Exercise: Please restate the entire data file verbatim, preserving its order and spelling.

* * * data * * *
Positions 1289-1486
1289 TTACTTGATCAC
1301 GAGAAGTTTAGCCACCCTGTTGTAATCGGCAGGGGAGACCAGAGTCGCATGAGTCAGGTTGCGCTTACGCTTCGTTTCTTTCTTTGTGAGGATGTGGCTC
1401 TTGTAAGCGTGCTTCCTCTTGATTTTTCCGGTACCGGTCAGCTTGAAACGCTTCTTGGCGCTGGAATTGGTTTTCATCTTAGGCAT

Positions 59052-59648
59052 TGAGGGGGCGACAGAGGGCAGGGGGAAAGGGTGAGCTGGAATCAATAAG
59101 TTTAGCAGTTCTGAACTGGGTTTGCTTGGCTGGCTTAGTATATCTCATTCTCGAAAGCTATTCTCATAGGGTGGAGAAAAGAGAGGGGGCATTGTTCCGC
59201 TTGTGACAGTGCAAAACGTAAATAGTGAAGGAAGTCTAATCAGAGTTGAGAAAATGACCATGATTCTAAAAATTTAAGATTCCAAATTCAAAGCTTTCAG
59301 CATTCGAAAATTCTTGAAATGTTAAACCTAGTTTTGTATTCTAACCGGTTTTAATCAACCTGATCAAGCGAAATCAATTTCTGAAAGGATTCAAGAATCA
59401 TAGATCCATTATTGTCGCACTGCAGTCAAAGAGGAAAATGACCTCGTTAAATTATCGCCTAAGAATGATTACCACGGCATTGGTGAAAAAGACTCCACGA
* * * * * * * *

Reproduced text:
Positions 1289-1486
1289 TTACTTGATCAC
1301 GAGAAGTTTAGCCACCCTGTTGTAATCGGCAGGGGAGACCAGAGTCGCATGAGTCAGGTTGCGCTTACGCTTCGTTTCTTTCTTTGTGAGGATGTGGCTC
1401 TTGTAAGCGTGCTTCCTCTTGATTTTTCCGGTACCGGTCAGCTTGAAACGCTTCTTGGCGCTGGAATTGGTTTTCATCTTAGGCAT

Positions 59052-59648
59052 TGAGGGGGCGACAGAGGGCAGGGGGAAAGGGTGAGCTGGAATCAATAAG
59101 TTTAGCAGTTCTGAACTGGGTTTGCTTGGCTGGCTTAGTATATCTCATTCTCGAAAGCTATTCTCATAGGGTGGAGAAAAGAGAGGGGGCATTGTTCCGC
59201 TTGTGACAGTGCAAAACGTAAATAGTGAAGGAAGTCTAATCAGAGTTGAGAAAATGACCATGATTCTAAAAATTTAAGATTCCAAATTCAAAGCTTTCAG
59301 CATTCGAAAATTCTTGAAATGTTAAACCTAGTTTTGTATTCTAACCGGTTTTAATCAACCTGATCAAGCGAAATCAATTTCTGAAAGGATTCAAGAATCA
59401 TAGATCCATTATTGTCGCACTGCAGTCAAAGAGGAAAATGACCTCGTTAAATTATCGCCTAAGAATGATTACCACGGCATTGGTGAAAAAGACTCCACGA